Are you interested in some assistance from a professional Resume Writer to help you prepare a winning resume for your next job application? If so, please see our Resume Writing Services.


Is it time for a career change?

Article by Belinda Fuller

Is it time for a career changeThe new year is often time for change in many areas of our lives. It’s when we take time to reflect on the past, instigate some new habits and set goals! It’s also a time when many people consider changing jobs or careers. If you’ve already begun the process, good for you! Now give yourself some time to ensure success.

Changing jobs is a big deal, but if you’re looking for a bigger career change, this can be an even bigger decision for many people. If you’ve made that decision already – congratulations! You owe it to yourself to ensure you enjoy going to work each day. We’ve compiled a step-by-step guide of all the areas you need to think about to help ensure you are ready for your next step – professionally, emotionally, and financially.

STEP 1 – think about whether it really is your career that needs to change or if your current role just isn’t satisfying you. Make a list of all your strengths, weaknesses, likes and dislikes. Once you have completed that, look outside your current role, industry, and/or company to determine what aligns with your strengths and likes. We often find clients who are great at what they do and are in a job that is seemingly a good fit for them, but the company they work for is not ideal. It is very important at this stage to understand where your issues actually lie before embarking on a complete career change. If it’s the job you dislike, perhaps a similar job in a different industry or environment would make you happier. If it’s certain aspects of your current role you dislike, there might be an opportunity to diversify and take on a role with different responsibilities.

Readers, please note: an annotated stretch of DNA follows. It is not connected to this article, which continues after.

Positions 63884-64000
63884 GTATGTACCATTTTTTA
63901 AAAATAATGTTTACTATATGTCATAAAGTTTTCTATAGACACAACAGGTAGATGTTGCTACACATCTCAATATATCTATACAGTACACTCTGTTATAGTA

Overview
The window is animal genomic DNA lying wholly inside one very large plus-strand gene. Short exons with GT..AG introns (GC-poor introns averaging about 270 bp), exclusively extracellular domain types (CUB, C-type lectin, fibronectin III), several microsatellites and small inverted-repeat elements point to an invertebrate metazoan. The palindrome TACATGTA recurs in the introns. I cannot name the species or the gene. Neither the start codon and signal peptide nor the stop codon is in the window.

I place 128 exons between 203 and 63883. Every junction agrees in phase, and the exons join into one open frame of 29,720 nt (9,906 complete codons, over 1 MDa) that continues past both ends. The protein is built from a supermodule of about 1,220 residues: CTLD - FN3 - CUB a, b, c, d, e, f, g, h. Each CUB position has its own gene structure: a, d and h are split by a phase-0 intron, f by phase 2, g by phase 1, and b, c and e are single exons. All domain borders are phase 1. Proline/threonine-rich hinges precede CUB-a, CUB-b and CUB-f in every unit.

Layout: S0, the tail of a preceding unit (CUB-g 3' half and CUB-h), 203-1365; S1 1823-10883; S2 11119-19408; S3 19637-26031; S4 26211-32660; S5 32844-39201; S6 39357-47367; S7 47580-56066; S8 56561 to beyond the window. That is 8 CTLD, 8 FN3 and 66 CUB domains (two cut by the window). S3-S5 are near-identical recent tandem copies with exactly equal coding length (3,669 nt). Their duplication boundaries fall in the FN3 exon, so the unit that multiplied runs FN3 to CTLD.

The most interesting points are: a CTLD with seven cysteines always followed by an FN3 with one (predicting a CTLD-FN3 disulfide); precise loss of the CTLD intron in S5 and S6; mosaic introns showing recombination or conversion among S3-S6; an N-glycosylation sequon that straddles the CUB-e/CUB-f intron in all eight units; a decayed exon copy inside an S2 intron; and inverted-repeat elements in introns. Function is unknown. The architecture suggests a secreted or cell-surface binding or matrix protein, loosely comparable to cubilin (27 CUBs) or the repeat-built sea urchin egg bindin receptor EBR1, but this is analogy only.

STEP 2 – once you have decided you would like to change careers, narrow down the direction you’d like to pursue. If you are unsure, consider taking a career assessment and meeting with a Career Advisor to better understand your interests and personality type, which can help you narrow down some new career choices. Research careers using online resources such as those found in our previous Useful Career Resources and Tools article.

STEP 3 – from the overview you’ve developed, decide how you might be able to make a change. You may have a lot to consider before you make your transition, including financial, family and study considerations. Analyse your financial situation and how that could be affected. Look for gaps in your resume and work out how to fill them. Do you need to undertake further study? Can some or all of the study be completed part-time while still working? Investigate opportunities to complete volunteer work. Think about the fact that many careers look great to an outsider, but the reality of the day-to-day job isn’t so interesting. Seek out and talk to people already working in your area of interest to gain a better understanding of their opinions and experiences to help you become more informed.